Todd Eckenrode of Origins Golf Design has said he “couldn’t be more thrilled with the dramatic improvements” in progress at Diablo Country Club near San Francisco, California.
Construction work began this spring with all features of the course, including tees, greens and bunkers, being renovated. Shaping of all eighteen holes is now complete, with grassing expected to finish shortly, followed by seeding of the outer area and creek fescues.
The renovation will see greens restored to their original size along with reclaiming lost hole locations. All bunkers have been recreated, with many restored to their original locations. The renovation will not alter the original routing with Eckenrode and Andy Frank, senior designer at Origins Golf Design, ensuring that every feature reflects the course’s golden age design.
The first nine holes were designed in 1915 by Jack Neville and five years later designer William Watson created the second nine, crafting most of Neville's original holes into the 18-hole course. Diablo CC is unique in that it is the only golf course to showcase the designs of both Neville and Watson.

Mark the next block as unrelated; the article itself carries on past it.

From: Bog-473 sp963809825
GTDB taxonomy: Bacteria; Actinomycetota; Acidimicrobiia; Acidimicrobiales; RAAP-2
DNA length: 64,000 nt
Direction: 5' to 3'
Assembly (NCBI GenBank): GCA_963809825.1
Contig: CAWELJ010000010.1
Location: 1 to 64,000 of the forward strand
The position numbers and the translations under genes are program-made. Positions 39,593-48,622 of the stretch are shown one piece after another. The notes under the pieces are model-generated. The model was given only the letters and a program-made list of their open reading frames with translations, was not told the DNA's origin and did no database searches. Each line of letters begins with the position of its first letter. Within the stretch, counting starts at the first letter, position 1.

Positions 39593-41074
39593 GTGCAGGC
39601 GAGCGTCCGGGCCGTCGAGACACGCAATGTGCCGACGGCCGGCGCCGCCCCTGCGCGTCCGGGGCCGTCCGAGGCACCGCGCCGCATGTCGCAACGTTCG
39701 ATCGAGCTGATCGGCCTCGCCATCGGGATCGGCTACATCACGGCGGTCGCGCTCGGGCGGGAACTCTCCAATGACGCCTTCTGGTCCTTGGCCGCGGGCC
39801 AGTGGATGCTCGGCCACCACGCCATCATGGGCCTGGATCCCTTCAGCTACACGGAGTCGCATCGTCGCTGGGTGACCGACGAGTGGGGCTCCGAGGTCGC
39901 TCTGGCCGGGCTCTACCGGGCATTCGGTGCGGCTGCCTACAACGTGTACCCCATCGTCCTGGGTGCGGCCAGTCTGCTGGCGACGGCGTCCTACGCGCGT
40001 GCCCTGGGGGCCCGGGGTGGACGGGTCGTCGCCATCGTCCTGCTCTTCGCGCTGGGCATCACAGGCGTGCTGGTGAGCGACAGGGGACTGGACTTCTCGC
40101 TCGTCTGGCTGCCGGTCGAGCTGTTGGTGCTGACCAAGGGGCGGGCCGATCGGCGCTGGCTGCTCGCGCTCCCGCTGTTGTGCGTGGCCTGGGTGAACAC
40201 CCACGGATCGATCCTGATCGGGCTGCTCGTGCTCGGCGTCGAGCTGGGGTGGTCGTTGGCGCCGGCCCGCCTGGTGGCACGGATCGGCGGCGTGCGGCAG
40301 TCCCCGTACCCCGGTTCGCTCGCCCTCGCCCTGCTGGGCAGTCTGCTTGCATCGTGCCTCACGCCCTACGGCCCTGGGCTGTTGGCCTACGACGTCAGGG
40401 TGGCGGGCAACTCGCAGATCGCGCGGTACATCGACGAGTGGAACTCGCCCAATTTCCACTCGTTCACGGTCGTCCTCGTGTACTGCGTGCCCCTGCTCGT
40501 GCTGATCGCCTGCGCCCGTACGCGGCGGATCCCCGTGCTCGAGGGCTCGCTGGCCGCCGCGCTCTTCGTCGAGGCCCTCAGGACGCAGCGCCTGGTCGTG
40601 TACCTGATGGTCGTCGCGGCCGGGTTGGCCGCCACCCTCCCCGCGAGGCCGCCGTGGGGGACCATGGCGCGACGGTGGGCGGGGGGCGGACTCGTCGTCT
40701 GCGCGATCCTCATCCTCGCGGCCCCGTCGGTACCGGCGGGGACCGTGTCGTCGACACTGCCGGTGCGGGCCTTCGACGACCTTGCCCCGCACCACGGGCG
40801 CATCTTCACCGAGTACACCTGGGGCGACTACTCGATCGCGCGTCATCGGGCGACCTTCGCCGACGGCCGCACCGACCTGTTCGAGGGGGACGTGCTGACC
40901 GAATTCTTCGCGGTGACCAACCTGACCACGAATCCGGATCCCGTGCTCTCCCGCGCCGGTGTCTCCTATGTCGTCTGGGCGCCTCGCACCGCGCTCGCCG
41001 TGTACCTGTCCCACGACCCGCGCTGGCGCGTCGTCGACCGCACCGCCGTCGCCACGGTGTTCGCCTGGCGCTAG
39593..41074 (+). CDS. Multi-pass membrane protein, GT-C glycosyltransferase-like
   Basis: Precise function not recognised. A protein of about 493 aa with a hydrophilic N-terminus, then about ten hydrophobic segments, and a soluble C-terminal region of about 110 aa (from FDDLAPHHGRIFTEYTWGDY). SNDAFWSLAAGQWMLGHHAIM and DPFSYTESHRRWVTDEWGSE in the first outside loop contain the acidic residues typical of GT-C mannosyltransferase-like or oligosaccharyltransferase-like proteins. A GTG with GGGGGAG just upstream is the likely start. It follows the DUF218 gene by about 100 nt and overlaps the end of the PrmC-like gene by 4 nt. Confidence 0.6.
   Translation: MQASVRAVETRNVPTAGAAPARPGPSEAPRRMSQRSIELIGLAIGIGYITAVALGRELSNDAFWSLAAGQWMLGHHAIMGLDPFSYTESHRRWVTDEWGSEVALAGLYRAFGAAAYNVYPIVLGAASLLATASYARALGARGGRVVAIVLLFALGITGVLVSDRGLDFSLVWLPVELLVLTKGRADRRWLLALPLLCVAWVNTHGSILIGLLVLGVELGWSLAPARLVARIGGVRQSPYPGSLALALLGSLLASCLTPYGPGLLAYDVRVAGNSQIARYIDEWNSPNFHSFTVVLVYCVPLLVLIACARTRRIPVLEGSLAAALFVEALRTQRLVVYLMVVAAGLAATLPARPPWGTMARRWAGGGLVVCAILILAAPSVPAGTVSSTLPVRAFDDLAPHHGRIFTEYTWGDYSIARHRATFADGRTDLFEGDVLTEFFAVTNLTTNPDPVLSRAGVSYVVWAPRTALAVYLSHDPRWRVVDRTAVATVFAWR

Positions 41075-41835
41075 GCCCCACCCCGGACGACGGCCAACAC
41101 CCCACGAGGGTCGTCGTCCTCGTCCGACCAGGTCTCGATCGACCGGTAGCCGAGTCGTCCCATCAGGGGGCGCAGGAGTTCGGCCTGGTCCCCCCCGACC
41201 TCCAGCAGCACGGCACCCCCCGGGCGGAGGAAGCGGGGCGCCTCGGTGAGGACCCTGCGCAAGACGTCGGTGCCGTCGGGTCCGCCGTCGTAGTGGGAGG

“The club’s leadership has been outstanding, providing us and the construction team great freedom in the process,” said Eckenrode. He believes this approach allows them to optimise the design leading ultimately to a “finished golf course for the members to enjoy for decades to come.
“I can’t say enough about course superintendent Ryan Nicholson and his team’s efforts and talent as well, as they have contributed tirelessly in the construction, while also growing-in the first phase of holes, which are looking fantastic.”
Nicholson said: “This project has created the chance to provide Diablo Country Club with the infrastructure and agronomic conditions that will position the golf course well into the future. Converting to hybrid bermuda grasses in the fairways and roughs, reducing the overall irrigated acreage with oak mulch beds and native grass plantings, as well as upgrading to a state-of-the-art irrigation system, will allow us to significantly reduce water consumption while providing more consistent playing surfaces.”